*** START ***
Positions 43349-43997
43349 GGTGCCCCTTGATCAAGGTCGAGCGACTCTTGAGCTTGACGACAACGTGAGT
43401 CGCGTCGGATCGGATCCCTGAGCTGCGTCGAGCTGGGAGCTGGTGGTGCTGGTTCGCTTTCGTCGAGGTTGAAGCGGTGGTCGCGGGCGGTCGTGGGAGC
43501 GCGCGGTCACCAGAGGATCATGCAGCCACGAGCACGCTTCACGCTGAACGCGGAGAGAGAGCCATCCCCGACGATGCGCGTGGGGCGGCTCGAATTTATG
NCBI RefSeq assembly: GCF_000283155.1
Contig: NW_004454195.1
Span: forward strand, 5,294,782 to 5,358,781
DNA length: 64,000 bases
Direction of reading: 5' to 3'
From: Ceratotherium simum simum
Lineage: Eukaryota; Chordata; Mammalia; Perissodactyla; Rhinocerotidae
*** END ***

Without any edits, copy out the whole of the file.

Positions 43349-43997
43349 GGTGCCCCTTGATCAAGGTCGAGCGACTCTTGAGCTTGACGACAACGTGAGT
43401 CGCGTCGGATCGGATCCCTGAGCTGCGTCGAGCTGGGAGCTGGTGGTGCTGGTTCGCTTTCGTCGAGGTTGAAGCGGTGGTCGCGGGCGGTCGTGGGAGC
43501 GCGCGGTCACCAGAGGATCATGCAGCCACGAGCACGCTTCACGCTGAACGCGGAGAGAGAGCCATCCCCGACGATGCGCGTGGGGCGGCTCGAATTTATG
NCBI RefSeq assembly: GCF_000283155.1
Contig: NW_004454195.1
Span: forward strand, 5,294,782 to 5,358,781
DNA length: 64,000 bases
Direction of reading: 5' to 3'
From: Ceratotherium simum simum
Lineage: Eukaryota; Chordata; Mammalia; Perissodactyla; Rhinocerotidae